Browse Tag


Upright Piane

Coste Piane 2006 Prosecco “Tranquillo” (Veneto) – This grape seems to lend itself very well to representations other than the dominant one…so much so that I wonder if a lot more exploration along these lines might be beneficial. And just as fully dry sparkling Prosecco is often too parched and barren for its own good, so too do the barely-sparkling and still versions benefit from something that one can’t quite call sweet, but rather “soft”; they might call this sec-tendre in Vouvray (though I should note that I actually have no idea of the actual residual sugar level in this particular wine). Here there’s a yellowness that’s neither lemony nor stone-fruited, sun and freshness, and a kind, subtle nervosity about the meniscus that lends the wine just enough edge to avoid turning into a drinkable pillow. Yet there’s the dusty memory of earth, as well, and a little bit of crispness that clarifies. But no…these are too many words for this wine, whose pleasures are simpler than all this verbiage. (6/09)

That’s a lato sweet wine

[bottle]Maculan 2003 Breganze Torcolato (Veneto) – 375 ml. Very, very sweet peach and ambered pear, a little metal, a lot of baking spice, and the finishing impression of ultra-filtered maple syrup (that is, clearer than grade A light amber). Perhaps not as crisp as one would want, but still very appealing. (4/09)

Maculan 2003 Breganze Torcolato (Veneto) – 375 ml. See above, re: organoleptics. The wine’s a bit fat, or perhaps blowsy, which I suppose is a vintage artifact, and thus it lacks the nerve that, for me, has always set it slightly apart from and above the typical flaws of Sauternes-style wines (most specifically, Sauternes itself). This is not a wine to age…not that Maculan Torcolato benefits all that much from more than a few years’ aging in even the best vintages. (4/09)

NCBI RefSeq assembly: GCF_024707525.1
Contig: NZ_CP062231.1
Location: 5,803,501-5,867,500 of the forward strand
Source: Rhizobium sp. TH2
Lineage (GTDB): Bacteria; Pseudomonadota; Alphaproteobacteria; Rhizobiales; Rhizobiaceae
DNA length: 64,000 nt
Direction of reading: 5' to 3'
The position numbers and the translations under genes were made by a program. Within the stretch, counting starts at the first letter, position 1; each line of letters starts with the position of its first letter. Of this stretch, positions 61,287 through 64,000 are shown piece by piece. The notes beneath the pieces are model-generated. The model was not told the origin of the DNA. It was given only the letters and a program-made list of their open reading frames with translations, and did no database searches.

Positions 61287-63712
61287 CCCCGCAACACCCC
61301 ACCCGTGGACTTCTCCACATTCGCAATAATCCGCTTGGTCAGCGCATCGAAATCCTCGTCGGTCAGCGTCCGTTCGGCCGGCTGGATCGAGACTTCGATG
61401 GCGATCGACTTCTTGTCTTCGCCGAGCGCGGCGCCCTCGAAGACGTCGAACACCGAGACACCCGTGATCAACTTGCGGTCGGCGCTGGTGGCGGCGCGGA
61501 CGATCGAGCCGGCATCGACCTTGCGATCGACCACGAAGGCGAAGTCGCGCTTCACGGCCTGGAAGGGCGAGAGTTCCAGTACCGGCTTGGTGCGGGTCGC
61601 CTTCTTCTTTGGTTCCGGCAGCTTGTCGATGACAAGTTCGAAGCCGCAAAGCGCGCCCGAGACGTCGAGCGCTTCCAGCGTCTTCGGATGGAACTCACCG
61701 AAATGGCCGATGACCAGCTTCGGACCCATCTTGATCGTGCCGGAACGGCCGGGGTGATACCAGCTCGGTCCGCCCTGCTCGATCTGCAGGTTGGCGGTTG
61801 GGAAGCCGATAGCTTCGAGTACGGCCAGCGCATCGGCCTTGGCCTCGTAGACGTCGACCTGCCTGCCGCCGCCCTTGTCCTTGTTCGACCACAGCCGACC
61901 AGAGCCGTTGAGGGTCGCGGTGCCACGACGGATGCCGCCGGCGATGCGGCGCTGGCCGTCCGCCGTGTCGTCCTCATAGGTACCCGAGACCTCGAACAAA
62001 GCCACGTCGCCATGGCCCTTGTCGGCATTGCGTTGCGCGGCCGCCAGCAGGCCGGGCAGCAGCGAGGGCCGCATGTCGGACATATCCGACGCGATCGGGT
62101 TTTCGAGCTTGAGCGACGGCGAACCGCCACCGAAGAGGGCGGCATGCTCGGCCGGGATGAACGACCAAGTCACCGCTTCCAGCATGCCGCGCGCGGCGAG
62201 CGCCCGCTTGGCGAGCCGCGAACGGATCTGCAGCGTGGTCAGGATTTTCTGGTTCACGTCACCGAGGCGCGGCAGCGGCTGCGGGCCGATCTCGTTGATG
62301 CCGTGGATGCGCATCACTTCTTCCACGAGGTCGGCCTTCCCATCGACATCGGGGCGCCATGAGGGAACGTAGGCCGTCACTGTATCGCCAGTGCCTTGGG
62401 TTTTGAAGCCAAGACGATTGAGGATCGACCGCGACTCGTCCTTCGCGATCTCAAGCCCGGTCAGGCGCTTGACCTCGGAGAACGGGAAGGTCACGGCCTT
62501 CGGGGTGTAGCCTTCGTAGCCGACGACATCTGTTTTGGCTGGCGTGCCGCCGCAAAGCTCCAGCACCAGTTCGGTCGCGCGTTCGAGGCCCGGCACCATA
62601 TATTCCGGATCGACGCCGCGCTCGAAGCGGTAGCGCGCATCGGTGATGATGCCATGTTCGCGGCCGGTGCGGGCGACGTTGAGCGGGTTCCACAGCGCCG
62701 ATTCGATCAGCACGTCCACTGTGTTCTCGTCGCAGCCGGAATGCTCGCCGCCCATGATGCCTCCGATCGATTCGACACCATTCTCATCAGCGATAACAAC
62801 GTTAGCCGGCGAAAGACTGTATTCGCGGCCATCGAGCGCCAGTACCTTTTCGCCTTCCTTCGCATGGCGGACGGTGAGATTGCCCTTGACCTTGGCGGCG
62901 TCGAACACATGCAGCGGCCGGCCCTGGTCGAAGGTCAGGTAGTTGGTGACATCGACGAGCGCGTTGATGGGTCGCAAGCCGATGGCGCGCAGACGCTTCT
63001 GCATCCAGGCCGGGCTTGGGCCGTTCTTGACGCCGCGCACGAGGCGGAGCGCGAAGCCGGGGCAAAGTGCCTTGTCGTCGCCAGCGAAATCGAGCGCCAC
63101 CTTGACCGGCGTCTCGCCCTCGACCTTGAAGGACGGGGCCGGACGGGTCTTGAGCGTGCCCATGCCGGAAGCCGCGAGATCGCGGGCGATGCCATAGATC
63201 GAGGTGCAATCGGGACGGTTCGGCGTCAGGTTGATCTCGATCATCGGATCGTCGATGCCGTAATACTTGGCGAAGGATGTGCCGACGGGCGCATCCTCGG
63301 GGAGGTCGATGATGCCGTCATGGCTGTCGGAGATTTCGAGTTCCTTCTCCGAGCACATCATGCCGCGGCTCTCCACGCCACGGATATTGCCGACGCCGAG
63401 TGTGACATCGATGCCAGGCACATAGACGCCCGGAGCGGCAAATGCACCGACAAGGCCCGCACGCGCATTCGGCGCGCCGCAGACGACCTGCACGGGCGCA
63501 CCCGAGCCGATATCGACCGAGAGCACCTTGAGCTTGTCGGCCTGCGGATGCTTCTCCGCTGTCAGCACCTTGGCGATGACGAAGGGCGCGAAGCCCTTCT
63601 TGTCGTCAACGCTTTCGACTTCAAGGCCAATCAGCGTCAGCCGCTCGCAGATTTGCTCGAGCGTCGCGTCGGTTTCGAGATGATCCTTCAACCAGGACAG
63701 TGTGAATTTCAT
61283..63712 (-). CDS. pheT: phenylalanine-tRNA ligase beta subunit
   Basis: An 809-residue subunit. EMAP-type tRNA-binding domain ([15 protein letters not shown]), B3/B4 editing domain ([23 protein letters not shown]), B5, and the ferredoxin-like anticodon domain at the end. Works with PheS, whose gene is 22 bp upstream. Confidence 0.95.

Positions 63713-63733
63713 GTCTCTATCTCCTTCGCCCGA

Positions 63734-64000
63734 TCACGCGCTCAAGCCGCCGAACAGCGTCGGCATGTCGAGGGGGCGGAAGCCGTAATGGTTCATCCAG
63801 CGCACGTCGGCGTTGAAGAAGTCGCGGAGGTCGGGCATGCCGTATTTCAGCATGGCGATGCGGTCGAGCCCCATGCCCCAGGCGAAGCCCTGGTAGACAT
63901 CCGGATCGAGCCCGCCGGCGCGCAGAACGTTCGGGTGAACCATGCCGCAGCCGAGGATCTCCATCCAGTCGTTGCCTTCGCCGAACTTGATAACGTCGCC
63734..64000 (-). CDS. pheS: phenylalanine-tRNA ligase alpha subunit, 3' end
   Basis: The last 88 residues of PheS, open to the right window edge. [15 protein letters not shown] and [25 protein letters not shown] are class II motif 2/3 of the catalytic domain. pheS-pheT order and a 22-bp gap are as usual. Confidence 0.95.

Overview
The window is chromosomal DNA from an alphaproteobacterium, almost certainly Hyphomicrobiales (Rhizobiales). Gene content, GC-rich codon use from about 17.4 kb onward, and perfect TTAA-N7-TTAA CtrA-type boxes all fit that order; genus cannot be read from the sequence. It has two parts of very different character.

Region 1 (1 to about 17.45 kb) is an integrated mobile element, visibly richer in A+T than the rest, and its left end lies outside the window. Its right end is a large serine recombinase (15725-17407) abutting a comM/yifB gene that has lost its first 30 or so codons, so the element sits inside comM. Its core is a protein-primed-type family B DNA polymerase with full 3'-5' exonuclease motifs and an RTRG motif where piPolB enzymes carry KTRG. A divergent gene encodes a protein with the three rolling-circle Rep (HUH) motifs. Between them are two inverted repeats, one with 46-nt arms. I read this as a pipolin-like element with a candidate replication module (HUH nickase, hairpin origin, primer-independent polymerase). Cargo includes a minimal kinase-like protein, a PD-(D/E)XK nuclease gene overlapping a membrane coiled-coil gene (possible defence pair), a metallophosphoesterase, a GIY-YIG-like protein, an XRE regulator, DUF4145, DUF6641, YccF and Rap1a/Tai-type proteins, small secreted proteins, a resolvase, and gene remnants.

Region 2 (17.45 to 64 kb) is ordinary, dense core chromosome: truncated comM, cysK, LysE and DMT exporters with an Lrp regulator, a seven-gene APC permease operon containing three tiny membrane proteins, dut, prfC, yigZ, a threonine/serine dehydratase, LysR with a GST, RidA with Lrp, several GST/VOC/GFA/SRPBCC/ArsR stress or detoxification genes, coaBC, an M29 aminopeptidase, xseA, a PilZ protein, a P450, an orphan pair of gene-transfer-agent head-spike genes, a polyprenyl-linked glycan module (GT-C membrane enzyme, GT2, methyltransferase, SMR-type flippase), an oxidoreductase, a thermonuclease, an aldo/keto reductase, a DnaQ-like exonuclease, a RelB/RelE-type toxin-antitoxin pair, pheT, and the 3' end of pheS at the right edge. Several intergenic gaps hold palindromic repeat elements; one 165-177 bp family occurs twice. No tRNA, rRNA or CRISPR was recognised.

Maculan 2003 Breganze Torcolato (Veneto) – 375 ml. Better than the previous two. The aromas are identical, but the structure is ever so slightly firmer, which really helps the wine’s form. Still, it will never be a great Torcolato. It will have to settle for being very good. (4/09)

Pasta Fasoli

[grapes]Fasoli Gino 2006 Bardolino “La Corte del Pozzo” (Veneto) – Headier than most Bardolino, without sacrificing the crisp edge of cool acidity and the bitter touch of skin that give the wine its essential character. Berries here are a mix of bright and dark, smelling as if freshly-crushed directly underneath one’s nose, with a brisk prickle and zip darting back and forth. Quite good. (2/09)

Come to Pipa

Castellani “Collezione Ca’ del Pipa” 2004 Valpolicella Classico “Superiore” San Michele “Ripasso” (Veneto) – Corked. (1/09)

Anything you want, Rugate

[garganega grapes]ca’Rugate 2006 Soave Classico San Michele (Veneto) – More jagged than cohesive, showing more seams, cracks, and edges than is typical for this wine, its green plum, honeydew, and tart watermelon rind core are given the usual (for the appellation) dusting of powdered sugar in solution, though the wine doesn’t come of as more than anecdotally off-dry, and may in fact be analytically sugar-free. In a way, the discontinuities lend the wine appeal, but it’s not everything it could be. (1/09)

Righetti & meatballs

Righetti 2004 “Campolieti” Valpolicella Classico “Superiore” “Ripasso” (Veneto) – Starting to show the desiccated layer of rot that eventually dominates many of its Amarone uncles, but right now it’s just a pleasantly complexing element, alongside concentrated strawberry jam, and…well, OK, that’s it. It’s a highly drinkable Valpolicella…sluggable, slurpable, gluggable, and all those other words that turn wine into a children’s boxed juice drink…with a little edge (not just the dry rot, but also a prickle of heat), but I wouldn’t hold it any longer. (12/08)